Testing and vaccination have been major components of the strategy for combating the ongoing COVID-19 pandemic. In this study, we have developed a quantitative anti-SARS-CoV-2 spike (S1) IgG antibody assay using a fingerstick dried blood sample. We evaluated the feasibility of using this high-throughput and quantitative anti-SARS-CoV-2 spike (S1) IgG antibody testing assay in vaccinated individuals. Fingerstick blood samples were collected and analyzed from 137 volunteers before and after receiving the Moderna or Pfizer mRNA vaccine. Anti-SARS-CoV-2 S1 IgG antibody could not be detected within the first 7 days after receiving the first vaccine dose, however, the assay reliably detected antibodies from day 14 onwards. In addition, no anti-SARS-CoV-2 nucleocapsid (N) protein IgG antibody was detected in any of the vaccinated or healthy participants, indicating that the anti-SARS-CoV-2 S1 IgG assay is specific for the mRNA vaccine-induced antibodies. The S1 IgG levels detected in fingerstick samples correlated with the levels found in venous blood plasma samples and with the efficacy of venous blood plasma samples in the plaque reduction neutralization test (PRNT). The assay displayed a limit of quantification (LOQ) of 0.59 µg/mL and was found to be linear in the range of 0.51-1000 µg/mL. Finally, its clinical performance displayed a Positive Percent Agreement (PPA) of 100% (95% CI: 0.89-1.00) and a Negative Percent Agreement (NPA) of 100% (95% CI: 0.93-1.00). In summary, the assay described here represents a sensitive, precise, accurate, and simple method for the quantitative detection and monitoring of post-vaccination anti-SARS-CoV-2 spike IgG responses.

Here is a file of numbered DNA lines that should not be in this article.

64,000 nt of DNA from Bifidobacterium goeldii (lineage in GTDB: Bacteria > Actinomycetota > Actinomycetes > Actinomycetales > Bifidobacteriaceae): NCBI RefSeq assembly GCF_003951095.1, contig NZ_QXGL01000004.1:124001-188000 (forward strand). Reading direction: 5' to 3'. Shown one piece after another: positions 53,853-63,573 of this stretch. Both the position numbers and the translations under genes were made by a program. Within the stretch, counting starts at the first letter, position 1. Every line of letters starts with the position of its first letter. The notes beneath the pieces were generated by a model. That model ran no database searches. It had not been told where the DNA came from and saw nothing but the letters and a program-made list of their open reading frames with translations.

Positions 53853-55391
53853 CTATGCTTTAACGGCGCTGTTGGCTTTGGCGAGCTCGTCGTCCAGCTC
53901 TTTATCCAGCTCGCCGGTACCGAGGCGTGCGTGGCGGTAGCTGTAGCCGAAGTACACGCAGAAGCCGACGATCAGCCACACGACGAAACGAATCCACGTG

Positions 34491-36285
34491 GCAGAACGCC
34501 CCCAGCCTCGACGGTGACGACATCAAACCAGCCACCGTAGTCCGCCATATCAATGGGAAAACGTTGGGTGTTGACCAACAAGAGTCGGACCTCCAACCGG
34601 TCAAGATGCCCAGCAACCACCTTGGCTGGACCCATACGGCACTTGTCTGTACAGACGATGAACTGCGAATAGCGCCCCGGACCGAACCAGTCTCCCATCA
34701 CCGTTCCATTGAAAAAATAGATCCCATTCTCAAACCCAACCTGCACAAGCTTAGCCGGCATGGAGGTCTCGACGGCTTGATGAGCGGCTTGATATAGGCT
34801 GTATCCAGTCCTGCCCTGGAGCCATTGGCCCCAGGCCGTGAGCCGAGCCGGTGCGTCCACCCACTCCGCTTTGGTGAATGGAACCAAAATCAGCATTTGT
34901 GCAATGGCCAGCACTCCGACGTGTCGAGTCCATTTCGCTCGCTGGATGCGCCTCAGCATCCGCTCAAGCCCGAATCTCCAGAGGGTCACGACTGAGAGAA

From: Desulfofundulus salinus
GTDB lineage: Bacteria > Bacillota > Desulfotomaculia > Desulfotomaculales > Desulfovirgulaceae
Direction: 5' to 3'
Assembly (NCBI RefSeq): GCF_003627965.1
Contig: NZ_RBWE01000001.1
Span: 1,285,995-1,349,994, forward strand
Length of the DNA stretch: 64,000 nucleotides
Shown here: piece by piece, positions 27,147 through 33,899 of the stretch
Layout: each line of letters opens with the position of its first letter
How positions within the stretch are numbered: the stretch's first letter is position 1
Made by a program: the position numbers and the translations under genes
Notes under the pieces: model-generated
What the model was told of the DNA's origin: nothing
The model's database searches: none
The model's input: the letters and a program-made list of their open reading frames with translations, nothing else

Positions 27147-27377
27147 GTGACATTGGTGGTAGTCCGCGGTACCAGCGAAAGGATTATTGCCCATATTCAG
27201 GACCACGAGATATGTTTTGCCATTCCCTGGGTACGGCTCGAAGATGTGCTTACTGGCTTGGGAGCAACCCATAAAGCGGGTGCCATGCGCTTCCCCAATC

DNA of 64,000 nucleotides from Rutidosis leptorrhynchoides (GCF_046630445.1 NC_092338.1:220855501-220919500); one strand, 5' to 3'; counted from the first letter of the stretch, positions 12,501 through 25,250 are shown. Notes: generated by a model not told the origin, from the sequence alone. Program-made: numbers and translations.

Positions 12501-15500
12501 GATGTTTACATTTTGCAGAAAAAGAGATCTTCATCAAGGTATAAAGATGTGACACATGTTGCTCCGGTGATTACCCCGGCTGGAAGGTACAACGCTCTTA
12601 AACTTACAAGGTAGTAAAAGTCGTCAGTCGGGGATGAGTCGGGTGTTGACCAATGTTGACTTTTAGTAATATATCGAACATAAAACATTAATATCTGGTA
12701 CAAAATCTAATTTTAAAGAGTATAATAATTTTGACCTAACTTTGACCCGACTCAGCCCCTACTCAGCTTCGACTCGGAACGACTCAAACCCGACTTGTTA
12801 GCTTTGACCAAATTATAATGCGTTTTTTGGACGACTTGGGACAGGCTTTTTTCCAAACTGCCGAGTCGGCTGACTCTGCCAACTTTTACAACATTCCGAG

Subject(s)
COVID-19 Serological Testing/methods , COVID-19 Vaccines/immunology , COVID-19/immunology , High-Throughput Screening Assays/methods , Immunoassay/methods , SARS-CoV-2/immunology , Specimen Handling/methods , Antibodies, Viral/blood , Female , Humans , Immunoglobulin G/blood , Male , Spike Glycoprotein, Coronavirus , Vaccination
8.
Int J Mol Sci ; 23(1)2021 Dec 30.
Article in English | MEDLINE | ID: covidwho-1580695

ABSTRACT